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What is the maximum amount of electricity that can be derived from a dynamo? (size, specs, no bar)? Answered


What is the maximum amount of electricity that can be derived from a dynamo? (size, specs, no bar)?

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VCool123

8 years ago

Yeah, I know it's a bit vague, sorry. Appreciate the humor though. It should at least be usable by an average man (crank and stuff). How about one (or an assembly) which could be as big as a standard double-door refrigerator, and still be able to power at least 2 sets of lights and fans? I know it's still vague, but there's no better place to ask.

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seandogue

8 years ago

If you're talking a bike dynamo, it's easy enough to look them up online at Shimano etc. As I recall, many bike dynamos are pretty low output 6-12V a ~2-300mA. The idea is to power a lamp or two while not negatively impacting the rider's experience (ie, causing noticeable drag)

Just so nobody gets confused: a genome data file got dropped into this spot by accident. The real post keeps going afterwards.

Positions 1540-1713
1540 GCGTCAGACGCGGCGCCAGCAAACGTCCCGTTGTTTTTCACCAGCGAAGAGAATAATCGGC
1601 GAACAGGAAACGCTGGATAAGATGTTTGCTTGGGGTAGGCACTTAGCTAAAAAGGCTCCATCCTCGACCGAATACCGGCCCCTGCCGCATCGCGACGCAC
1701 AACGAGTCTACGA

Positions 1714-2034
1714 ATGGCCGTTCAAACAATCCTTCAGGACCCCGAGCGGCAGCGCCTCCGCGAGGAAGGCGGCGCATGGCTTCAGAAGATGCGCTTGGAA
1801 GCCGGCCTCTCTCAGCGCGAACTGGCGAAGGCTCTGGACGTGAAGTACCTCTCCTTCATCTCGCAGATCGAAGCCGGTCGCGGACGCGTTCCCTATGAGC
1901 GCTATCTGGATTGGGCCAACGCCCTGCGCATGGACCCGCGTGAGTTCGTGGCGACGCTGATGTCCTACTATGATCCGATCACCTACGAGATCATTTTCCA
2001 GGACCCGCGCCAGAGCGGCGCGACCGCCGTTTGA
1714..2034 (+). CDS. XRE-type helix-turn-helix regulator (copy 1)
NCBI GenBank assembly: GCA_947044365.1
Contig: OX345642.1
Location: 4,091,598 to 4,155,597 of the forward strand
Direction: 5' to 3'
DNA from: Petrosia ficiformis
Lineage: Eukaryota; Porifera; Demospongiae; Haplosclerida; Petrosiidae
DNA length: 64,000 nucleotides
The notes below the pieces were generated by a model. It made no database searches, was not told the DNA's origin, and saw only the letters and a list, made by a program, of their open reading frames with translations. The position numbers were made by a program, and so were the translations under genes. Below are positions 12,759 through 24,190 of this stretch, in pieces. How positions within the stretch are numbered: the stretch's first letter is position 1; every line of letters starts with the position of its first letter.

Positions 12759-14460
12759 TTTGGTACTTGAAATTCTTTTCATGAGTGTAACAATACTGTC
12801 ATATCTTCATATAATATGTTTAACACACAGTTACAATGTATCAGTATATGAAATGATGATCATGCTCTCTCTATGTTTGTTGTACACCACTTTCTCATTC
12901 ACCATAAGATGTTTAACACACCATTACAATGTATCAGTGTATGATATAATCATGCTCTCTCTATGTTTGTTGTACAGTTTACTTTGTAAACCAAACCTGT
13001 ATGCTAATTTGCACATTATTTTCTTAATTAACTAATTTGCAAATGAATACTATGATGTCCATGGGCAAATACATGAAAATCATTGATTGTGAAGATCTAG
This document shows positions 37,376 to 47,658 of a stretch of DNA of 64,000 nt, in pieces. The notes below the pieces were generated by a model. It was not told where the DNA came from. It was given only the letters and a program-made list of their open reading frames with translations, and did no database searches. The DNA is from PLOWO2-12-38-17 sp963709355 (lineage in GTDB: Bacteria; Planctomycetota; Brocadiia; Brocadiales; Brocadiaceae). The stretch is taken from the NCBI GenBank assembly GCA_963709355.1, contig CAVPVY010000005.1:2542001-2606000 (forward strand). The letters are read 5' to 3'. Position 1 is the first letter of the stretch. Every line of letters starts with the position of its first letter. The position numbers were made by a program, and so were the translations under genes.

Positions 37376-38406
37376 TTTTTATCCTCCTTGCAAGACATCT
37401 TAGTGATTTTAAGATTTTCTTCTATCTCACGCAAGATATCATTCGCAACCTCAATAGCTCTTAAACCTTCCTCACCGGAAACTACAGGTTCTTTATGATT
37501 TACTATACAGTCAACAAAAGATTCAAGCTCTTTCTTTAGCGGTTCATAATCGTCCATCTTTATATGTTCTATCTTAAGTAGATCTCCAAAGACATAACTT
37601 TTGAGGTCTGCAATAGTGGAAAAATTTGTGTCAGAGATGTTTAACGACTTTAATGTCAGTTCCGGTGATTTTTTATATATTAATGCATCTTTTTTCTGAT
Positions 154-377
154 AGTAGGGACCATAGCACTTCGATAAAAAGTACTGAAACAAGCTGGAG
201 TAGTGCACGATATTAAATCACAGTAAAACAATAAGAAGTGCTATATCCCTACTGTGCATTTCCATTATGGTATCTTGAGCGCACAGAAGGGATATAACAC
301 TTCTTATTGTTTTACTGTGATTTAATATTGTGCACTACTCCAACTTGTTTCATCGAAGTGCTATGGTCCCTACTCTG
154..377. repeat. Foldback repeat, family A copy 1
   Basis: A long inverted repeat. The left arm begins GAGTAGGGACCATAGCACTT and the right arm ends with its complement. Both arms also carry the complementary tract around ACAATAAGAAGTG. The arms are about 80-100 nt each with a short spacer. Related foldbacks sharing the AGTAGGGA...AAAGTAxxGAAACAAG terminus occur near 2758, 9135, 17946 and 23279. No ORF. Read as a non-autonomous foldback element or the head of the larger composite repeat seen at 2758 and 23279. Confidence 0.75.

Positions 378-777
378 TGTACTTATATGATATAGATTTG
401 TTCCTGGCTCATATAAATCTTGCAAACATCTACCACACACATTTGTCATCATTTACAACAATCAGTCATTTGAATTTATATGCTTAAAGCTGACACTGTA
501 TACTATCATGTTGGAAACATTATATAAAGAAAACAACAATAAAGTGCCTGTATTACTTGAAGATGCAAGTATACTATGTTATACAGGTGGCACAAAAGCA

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orksecurity

8 years ago

See that hydroelectric dam over there? ....

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orksecurityorksecurity

Answer 8 years ago

Or, consider the superconducting dynamo that the National Magnet Lab was playing with for a while. The only way they could find a load large enough to dump the energy into was to sell power to the electric company. If you don't set physical limits, there aren't physical limits.

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NachoMahma

8 years ago

.  0 <= x < 1000. The unit-of-measure depends on, among other things, the specs of your turbine, the specs of your dynamo, and the amount of energy available to drive it all.

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kelseymh

8 years ago

You need to specify the hardware, then you can determine (or just look up) the current/voltage output. Otherwise, your question is too vague to be answered.

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steveastrouk

8 years ago

Do you mean a bicycle dynamo ?